1. ## Another application Integral

I was just looking over my notes and I do not understand this question entirely

A cone with height 10ft and top radius 5ft is filled with oil which weighs 57lb/ft^3. find work done in pumping out the oil.

I know that the interval being sliced is [0,10] because the oil fills the entire tank.

I also understand why the the distance is (10-y)

What I do not understand according to my notes is where (y^2) comes from. Or where the radius comes into play?

If it is coming from the formula for a cone 1/3pi*r^2 then why does my notes say the final answer is

$\frac{57{\pi}}{4}\int_{0}^{10}(y^2)(10-y)dy$

I thought it should be $\frac{57{\pi}}{3}$

2. Originally Posted by gammaman
i was just looking over my notes and i do not understand this question entirely

a cone with height 10ft and top radius 5ft is filled with oil which weighs 57lb/ft^3. Find work done in pumping out the oil.

I know that the interval being sliced is [0,10] because the oil fills the entire tank.

I also understand why the the distance is (10-y)

what i do not understand according to my notes is where (y^2) comes from. Or where the radius comes into play?

If it is coming from the formula for a cone 1/3pi*r^2 then why does my notes say the final answer is

$\frac{57{\pi}}{4}\int_{0}^{10}(y^2)(10-y)dy$

i thought it should be $\frac{57{\pi}}{3}$

See the attachment for the similar triangles

from this we know that the radius is

$r=\frac{1}{2}(10-y)=\frac{10-y}{2}$ so each little volume chunk is a cyllindar of height dy and and above radius

$dV=\pi \left( \frac{10-y}{2}\right)^2dy$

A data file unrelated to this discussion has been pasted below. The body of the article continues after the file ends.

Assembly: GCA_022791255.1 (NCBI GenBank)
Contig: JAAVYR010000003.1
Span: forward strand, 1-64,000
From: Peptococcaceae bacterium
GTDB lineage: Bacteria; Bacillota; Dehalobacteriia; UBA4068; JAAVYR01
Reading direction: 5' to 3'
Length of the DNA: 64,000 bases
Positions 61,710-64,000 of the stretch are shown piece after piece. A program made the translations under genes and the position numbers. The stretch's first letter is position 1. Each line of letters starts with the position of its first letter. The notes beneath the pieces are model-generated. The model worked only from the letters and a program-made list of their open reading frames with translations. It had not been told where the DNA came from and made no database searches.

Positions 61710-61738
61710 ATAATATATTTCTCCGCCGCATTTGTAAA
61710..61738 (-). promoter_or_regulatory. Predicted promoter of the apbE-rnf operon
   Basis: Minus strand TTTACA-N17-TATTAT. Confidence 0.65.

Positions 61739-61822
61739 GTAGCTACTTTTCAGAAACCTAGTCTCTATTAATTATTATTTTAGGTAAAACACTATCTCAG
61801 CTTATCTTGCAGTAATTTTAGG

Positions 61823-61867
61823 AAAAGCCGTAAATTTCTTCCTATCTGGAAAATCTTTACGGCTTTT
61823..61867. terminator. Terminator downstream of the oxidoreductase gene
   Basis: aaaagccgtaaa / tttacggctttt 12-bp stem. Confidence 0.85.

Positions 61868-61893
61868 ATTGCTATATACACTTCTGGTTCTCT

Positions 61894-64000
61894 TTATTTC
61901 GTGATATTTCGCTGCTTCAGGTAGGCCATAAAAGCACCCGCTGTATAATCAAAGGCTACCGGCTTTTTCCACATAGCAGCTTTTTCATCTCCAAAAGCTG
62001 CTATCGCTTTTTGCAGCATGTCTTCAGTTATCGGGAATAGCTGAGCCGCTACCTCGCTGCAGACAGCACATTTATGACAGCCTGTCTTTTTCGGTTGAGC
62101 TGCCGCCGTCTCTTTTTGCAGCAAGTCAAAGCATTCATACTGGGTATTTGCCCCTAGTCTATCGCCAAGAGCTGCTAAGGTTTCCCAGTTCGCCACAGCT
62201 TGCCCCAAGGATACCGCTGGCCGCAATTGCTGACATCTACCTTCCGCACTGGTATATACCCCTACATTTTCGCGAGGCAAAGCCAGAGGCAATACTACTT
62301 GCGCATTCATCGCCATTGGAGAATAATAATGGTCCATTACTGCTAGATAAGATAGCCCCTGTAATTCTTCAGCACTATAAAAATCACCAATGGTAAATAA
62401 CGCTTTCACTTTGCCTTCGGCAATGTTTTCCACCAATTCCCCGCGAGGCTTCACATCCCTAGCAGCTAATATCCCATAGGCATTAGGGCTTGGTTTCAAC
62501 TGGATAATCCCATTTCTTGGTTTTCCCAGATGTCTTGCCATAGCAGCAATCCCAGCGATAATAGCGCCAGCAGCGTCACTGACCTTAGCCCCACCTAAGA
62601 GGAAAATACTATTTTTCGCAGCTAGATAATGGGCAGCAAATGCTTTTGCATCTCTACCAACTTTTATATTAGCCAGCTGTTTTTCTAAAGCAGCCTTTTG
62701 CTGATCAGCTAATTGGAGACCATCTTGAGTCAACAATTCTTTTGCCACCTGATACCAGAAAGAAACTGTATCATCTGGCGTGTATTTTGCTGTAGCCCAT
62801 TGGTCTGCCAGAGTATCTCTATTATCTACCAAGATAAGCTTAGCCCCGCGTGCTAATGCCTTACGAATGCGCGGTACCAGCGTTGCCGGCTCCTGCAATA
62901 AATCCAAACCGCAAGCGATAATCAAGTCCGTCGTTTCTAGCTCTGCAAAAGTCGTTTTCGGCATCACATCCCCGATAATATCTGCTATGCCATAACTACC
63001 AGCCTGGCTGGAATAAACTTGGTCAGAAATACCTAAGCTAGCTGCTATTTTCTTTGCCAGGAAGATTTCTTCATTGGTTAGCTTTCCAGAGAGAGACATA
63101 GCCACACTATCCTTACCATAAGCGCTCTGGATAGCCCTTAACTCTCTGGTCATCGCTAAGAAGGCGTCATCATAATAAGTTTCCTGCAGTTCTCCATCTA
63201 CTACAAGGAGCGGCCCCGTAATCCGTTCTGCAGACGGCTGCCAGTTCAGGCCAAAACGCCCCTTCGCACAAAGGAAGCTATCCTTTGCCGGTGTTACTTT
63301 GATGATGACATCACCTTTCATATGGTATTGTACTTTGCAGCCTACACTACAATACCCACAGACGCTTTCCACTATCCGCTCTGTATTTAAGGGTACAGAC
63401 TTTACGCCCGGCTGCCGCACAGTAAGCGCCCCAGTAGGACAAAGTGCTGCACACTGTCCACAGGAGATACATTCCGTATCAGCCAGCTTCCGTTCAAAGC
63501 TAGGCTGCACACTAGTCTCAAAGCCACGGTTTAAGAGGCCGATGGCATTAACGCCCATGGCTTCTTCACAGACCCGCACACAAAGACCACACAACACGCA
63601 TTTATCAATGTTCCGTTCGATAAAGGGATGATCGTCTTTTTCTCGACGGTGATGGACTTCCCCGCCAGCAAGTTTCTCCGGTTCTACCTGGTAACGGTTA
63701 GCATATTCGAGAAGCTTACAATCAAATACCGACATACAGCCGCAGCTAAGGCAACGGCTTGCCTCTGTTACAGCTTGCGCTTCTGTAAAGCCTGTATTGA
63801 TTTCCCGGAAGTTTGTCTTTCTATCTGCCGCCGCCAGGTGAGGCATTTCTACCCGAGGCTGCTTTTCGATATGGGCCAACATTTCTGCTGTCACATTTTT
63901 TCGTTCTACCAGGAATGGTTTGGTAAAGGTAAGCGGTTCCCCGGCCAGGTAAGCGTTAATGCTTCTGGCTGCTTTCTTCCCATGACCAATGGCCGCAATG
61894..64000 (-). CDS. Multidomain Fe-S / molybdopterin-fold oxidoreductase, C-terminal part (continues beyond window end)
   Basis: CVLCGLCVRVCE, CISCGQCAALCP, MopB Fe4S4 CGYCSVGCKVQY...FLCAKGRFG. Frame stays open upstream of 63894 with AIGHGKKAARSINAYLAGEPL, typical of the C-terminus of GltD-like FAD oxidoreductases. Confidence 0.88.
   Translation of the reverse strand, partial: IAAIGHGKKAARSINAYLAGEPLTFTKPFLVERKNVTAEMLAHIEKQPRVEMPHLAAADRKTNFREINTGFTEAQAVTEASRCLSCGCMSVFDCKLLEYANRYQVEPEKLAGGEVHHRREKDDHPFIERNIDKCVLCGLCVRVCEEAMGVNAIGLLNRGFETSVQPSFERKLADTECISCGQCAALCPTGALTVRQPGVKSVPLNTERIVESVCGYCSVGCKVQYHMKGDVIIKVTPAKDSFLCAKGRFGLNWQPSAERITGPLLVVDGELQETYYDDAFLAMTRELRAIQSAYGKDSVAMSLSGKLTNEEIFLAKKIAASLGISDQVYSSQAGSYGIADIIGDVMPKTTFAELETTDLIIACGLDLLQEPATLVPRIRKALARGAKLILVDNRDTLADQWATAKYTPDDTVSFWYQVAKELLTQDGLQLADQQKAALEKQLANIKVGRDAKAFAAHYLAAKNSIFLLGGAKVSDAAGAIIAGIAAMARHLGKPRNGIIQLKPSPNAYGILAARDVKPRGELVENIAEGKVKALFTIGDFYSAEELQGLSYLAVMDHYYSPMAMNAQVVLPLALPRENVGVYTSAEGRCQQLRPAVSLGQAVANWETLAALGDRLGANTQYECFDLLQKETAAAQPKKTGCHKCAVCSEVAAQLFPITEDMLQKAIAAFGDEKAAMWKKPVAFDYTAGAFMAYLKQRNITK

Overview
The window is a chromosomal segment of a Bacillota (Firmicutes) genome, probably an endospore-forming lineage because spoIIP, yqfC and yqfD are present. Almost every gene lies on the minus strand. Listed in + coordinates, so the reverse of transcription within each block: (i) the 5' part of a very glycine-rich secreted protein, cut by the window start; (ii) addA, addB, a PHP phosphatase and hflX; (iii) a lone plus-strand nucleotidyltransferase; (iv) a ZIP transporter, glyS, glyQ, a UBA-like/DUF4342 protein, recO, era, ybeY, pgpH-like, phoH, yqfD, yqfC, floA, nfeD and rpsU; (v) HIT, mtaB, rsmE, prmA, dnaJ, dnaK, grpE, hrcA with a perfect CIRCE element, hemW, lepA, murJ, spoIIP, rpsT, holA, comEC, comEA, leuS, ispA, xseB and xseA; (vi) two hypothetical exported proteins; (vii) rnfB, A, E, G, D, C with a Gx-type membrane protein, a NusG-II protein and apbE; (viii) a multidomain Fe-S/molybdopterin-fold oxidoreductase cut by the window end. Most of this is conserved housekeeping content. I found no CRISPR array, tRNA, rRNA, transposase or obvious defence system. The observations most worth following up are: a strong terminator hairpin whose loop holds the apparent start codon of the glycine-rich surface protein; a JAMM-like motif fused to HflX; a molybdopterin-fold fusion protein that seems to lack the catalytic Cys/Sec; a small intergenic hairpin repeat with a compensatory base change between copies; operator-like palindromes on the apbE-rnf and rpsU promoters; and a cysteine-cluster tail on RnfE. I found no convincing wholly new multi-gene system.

so now Force will be density times volume

$dF=\frac{57\pi}{4}(10-y)^2dy$

Since we will move each dy slice y units we get

$\int_{0}^{10}y \cdot \frac{57\pi}{4}(10-y)^2dy=\frac{57\pi}{4}\int_{0}^{10}y(10-y)^2dy$

3. why are you squaring (10-y) and not y?

4. Originally Posted by gammaman
why are you squaring (10-y) and not y?
If you look at the diagram you will see why. We have the roles of y and y-10 exchanged in our diagrams. This is unimportant the integrals are equivelent. Basically I didn't notice that you have your coordinate system starting at the bottom of the cone where mine is at the top.

if you let $u=10-y \iff y=10-u \implies dy=-du$

$\int_{0}^{10}y(10-y)^2dy=\int_{10}^{0}(10-u)(u)^2(-du)=\int_{0}^{10}u^2(10-u)du$

Remember the way you set up alot of these is not unique.

5. Ok so the formula's do not change. The only thing that would change would be the Di. If I adding fluid it is (y + something). If I am taking fluid out it is
(Y-something).

By the way, I love your avatar, is that from Oblivion?

6. So let me get this straight. If the height were 12 and the radius were 3, I would have

$\frac{Yi}{12}=\frac{Ri}{3}$

Then $\frac{3Yi}{12}=\frac{12Ri}{12}$

So then we would have (.25)^2 = 1/8?

so then it would just be $\frac{57{\pi}}{8}\int_{0}^{12}(y^2)(12-y)dy$

7. Originally Posted by gammaman
So let me get this straight. If the height were 12 and the radius were 3, I would have

$\frac{Yi}{12}=\frac{Ri}{3}$

Then $\frac{3Yi}{12}=\frac{12Ri}{12}$

So then we would have (.25)^2 = 1/8?

so then it would just be $\frac{57{\pi}}{8}\int_{0}^{12}(y^2)(12-y)dy$
Your logic is correct but $(.25)^2=\left(\frac{1}{4}\right)^2=\frac{1}{16}$

8. so then it would be $\frac{57{\pi}}{16}?$

9. Originally Posted by gammaman
so then it would be $\frac{57{\pi}}{16}?$

You got it!

10. One last question, what would the "setup" be for a cylinder?

And I am still dying to know where your avatar comes from.

11. Originally Posted by gammaman
One last question, what would the "setup" be for a cylinder?

And I am still dying to know where your avatar comes from.
Sorry my wife found it for me and it is supposed to be Raistlin Mejere from Dragon lance. I can ask her where she got it when she gets home from school. off topic I just played my first oblivion game on PS3 and it was awsome. On topic

We are using the height as dy so on the small scale each slice is approximated by a cylindar. Think of it as we are cutting little circular disks of height dy